The Democratic-led House of Representatives voted on Wednesday to block portions of President Donald Trump‘s emergency weapons sales to Saudi Arabia.

The move is a sign of the ongoing feud between Congress and the White House and has likely set up a presidential veto.

Lawmakers passed three distinct resolutions to halt the multi-billion-dollar sale of weapons to the pair of Middle Eastern nations, which the Trump administration has grown increasingly close to despite public condemnation over their alleged human rights violations.

Only four GOP members and the House’s lone Independent, Rep. Justin Amash (I-Michigan), joined Democrats in voting to block the White House’s weapons sales. Last month, a bipartisan group of Senators — including Sens. Chris Murphy (D-Connecticut), Lindsay Graham (R-South Carolina), Rand Paul (R-Kentucky) and Patrick Leahy (D-Vermont) — introduced 22 resolutions to block the arms sales.

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Secretary of State Mike Pompeo had announced in May that the 22 arms deals the Trump administration negotiated with Saudi Arabia, UAE and other foreign countries totaled around $8 billion in value. The announcement came as tensions with Iran continued growing amid the country’s ongoing uranium enrichment efforts.

“If the administration wants to sell these weapons, they should follow the law — not misuse it — and come to Congress,” Rep. Eliot Engel (D-New York), the chairman of the Foreign Affairs Committee, said Wednesday, per The New York Times. “Even if this administration will not stand up for the values, the Congress should. And the Congress will.”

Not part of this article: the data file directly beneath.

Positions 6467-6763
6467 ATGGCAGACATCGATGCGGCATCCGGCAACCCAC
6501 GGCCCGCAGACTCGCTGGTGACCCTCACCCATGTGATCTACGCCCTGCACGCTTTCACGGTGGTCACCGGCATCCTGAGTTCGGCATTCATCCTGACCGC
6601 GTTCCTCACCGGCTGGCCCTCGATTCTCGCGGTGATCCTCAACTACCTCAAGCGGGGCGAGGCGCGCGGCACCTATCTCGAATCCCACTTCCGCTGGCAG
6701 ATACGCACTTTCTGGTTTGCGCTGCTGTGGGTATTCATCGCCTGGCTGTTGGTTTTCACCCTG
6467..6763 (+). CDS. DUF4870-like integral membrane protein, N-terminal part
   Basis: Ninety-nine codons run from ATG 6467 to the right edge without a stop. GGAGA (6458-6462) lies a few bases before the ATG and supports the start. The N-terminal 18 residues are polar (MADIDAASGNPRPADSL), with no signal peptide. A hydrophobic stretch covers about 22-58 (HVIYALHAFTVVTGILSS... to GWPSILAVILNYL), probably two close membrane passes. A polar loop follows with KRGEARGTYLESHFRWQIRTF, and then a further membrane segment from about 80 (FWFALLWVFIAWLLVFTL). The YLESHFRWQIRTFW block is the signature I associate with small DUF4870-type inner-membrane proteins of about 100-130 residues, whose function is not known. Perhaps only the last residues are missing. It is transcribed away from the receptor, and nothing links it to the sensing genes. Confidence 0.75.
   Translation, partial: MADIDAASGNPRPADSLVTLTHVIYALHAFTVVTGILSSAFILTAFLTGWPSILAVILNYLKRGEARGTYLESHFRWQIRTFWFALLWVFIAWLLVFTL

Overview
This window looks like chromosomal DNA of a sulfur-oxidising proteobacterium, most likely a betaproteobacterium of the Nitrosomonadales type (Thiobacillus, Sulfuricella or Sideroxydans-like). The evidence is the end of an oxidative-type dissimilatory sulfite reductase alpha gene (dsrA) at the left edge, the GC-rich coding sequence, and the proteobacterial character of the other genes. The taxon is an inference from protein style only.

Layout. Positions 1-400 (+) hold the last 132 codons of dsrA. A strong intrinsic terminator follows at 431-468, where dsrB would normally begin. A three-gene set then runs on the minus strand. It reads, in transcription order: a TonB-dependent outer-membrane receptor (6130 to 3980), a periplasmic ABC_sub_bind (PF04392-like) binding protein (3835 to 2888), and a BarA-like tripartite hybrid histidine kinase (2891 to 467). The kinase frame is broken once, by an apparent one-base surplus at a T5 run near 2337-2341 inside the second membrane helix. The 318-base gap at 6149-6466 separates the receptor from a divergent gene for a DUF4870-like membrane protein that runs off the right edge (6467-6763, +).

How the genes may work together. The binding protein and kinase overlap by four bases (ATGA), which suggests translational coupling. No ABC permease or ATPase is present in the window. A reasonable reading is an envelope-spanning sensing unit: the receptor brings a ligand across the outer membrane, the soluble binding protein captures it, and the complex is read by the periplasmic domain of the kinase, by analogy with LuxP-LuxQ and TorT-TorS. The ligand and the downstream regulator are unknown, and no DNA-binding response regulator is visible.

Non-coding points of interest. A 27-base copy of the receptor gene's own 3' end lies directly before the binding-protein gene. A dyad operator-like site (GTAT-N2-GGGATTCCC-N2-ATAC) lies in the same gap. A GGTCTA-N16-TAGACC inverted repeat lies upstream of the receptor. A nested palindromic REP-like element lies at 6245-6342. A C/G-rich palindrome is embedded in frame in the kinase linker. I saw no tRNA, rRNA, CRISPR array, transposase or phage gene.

Several lawmakers have already rebuked the Trump administration for cozying up to Saudi Arabia’s Crown Prince Mohammed Bin Salman, whose government allegedly played a major role in the murder and dismemberment of Washington Post columnist Jamal Khashoggi at the Saudi consulate in Istanbul, Turkey in October 2018.

Congress has also repeatedly denounced Saudi Arabia for its involvement in a brutal civl war with Yemen, which has left more than 70,000 civilians dead over the last three years.

Congress has never successfully blocked a U.S. president from selling weapons to a foreign government. In April, Trump vetoed a resolution designed to end U.S. backing of the Saudis’ military efforts in Yemen and called the effort “unnecessary.”

On Wednesday, CNN reported that the Pentagon is preparing to send approximately 500 troops to Saudi Arabia as part of its response to tensions with Iran.